Computer Club still innovating, teaching after 30 years
Way back in 1989, eleven guys who loved "talking tech" would get together in each other's homes to share their ideas and help each other out with any kind of technical issues.
"They were CB operators, ham radio operators and general tinkerers," said Jolyn Bowler, vice president of the Hilton Head Island Computer Club (HHICC). "They were members helping members learn technology, and that is still our mission today."
The club is celebrating its 30th anniversary this year.
In 1992, the club became a nonprofit organization; its 501(c)(3) status requires that members provide community service. To that end, they provide free help to other nonprofit organizations such as the Boys and Girls Club, Operation R&R, the Pregnancy Center, Safe Harbor, the Children's Center and Programs for Exceptional People.
In 1993, as the internet was beginning to come online in the community, Bowler joined HHICC and has volunteered there every Tuesday since then to share her expertise. "There's so much out there it's mind-boggling. We want to help you understand and learn what is best for you and your needs," she said.
President Norm Galloway agrees. He said that even the name of the club is deceiving because they offer so much more than information and help about computers. "Technology changes so quickly. This is a great place to get help. No question is too dumb," he said. "You don't have to be stuck because you are afraid of asking what you think is a dumb question."
The HHICC Resource Center is open from 10 a.m. to 4 p.m. five days a week to help members with one-on-one assistance with their questions about Apple and Android phones, Windows operating systems, Apple products, Chromebook and Google, voice assistants, home automation, WiFi networks, password recovery, internet security, and even web design.
The club also offers a full schedule of presentations, workshops and classes. Memberships are a bargain at only $25 per year for individuals and $30 per year for families. "The memberships are much less expensive than a Geek Squad visit," Galloway said. "Four years of dues would be about the same as one visit."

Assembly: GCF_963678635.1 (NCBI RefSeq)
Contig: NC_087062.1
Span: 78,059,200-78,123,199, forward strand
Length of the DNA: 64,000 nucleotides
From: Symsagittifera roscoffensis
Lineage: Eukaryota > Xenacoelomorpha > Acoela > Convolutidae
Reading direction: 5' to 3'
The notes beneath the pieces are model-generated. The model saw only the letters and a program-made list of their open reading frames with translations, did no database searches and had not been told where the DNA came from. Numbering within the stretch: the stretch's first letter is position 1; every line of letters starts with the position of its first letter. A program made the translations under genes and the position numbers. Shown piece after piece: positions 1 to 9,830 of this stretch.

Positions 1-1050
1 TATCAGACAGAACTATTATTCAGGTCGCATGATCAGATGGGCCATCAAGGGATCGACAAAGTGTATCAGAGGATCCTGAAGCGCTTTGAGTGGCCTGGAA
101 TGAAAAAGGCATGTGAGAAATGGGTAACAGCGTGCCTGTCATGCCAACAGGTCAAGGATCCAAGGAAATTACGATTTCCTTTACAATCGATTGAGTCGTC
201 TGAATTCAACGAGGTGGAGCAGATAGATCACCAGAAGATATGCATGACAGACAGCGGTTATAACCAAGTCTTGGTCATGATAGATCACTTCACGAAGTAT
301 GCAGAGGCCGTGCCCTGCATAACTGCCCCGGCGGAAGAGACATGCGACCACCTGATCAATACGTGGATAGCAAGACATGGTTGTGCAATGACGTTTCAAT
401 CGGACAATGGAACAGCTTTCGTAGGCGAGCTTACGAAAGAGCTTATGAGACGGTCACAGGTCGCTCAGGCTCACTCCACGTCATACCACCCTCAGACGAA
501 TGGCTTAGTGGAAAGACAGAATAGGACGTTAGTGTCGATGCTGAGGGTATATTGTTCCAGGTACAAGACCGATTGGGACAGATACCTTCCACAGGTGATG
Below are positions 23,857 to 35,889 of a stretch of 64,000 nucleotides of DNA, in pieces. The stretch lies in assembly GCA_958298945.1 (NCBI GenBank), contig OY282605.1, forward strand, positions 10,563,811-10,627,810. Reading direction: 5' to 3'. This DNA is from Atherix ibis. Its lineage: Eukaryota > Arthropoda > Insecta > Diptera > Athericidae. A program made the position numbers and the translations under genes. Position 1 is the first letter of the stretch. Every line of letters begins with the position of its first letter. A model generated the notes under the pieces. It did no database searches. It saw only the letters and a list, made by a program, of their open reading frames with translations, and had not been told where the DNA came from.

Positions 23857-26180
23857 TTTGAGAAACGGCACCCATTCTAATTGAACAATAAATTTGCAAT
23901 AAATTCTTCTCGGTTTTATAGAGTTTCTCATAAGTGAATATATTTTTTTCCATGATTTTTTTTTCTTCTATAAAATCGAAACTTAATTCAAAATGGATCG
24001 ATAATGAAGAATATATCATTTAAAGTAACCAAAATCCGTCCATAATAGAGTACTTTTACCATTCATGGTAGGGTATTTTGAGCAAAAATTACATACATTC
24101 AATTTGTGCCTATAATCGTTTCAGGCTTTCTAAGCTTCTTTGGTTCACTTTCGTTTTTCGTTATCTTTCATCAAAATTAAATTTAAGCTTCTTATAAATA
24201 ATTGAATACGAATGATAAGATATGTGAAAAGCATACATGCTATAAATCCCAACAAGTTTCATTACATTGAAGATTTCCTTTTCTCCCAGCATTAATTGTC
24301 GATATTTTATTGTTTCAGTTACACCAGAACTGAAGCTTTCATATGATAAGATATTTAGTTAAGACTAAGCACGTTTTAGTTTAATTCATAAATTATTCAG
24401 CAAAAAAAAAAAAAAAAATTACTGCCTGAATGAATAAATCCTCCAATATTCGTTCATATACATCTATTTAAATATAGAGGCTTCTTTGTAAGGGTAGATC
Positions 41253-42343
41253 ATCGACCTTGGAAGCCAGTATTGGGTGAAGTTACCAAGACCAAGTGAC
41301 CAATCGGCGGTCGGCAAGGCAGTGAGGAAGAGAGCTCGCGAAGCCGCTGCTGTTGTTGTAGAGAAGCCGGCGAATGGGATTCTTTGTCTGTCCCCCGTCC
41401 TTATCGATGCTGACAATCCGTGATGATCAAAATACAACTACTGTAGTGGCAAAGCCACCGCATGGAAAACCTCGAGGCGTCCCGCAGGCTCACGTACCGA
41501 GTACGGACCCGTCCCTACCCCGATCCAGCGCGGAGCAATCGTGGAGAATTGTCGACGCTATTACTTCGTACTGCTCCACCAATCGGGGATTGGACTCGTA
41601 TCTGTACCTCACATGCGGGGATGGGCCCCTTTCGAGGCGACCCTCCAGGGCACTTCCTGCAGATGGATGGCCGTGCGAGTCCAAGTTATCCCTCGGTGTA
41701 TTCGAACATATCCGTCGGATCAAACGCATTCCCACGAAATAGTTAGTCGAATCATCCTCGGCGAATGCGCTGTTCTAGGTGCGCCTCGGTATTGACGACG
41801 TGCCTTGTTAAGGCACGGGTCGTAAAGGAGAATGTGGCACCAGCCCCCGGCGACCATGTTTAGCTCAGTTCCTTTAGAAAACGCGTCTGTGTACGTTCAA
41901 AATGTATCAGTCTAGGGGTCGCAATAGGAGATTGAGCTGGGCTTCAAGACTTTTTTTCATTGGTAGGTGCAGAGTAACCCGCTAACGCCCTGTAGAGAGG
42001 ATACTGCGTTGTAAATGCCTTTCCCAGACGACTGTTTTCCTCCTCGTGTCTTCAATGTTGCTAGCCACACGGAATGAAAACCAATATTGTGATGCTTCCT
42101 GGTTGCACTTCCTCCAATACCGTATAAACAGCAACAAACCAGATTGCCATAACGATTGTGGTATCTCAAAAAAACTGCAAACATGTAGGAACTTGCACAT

Steve Tunnicliffe is one of their Apple experts. Back in Ohio, he went to assisted living facilities to help residents with their computer issues as a volunteer. He moved here three years ago, found the HHICC and got hooked.
"My biggest enjoyment," Tunnicliffe said, "is helping members learn. Most people use technology in specific ways - the web, email, pictures and password recovery. We want people to get the most out of their devices. The best part for me is when I see the lightbulb go off ... knowing that they've learned something."
To celebrate its 30th anniversary, HHICC will hold an informational open house on Nov. 4 at USCB's new campus on Pope Avenue. The event is open to the public.
There will be heavy hors d'oeuvres and a cash bar, sign-ups for one-on-one trainings, and presentations on identity theft, home automation and information about the club.
The open house is free and registration is required by visiting their website at hhicc.org. "This is an opportunity to see what we do and to try us before you buy us," said Galloway.
For more information call 843-842-4475 or visit HHICC at 70 Shelter Cove Lane on Hilton Head Island.
Edwina Hoyle is a freelance writer in Bluffton.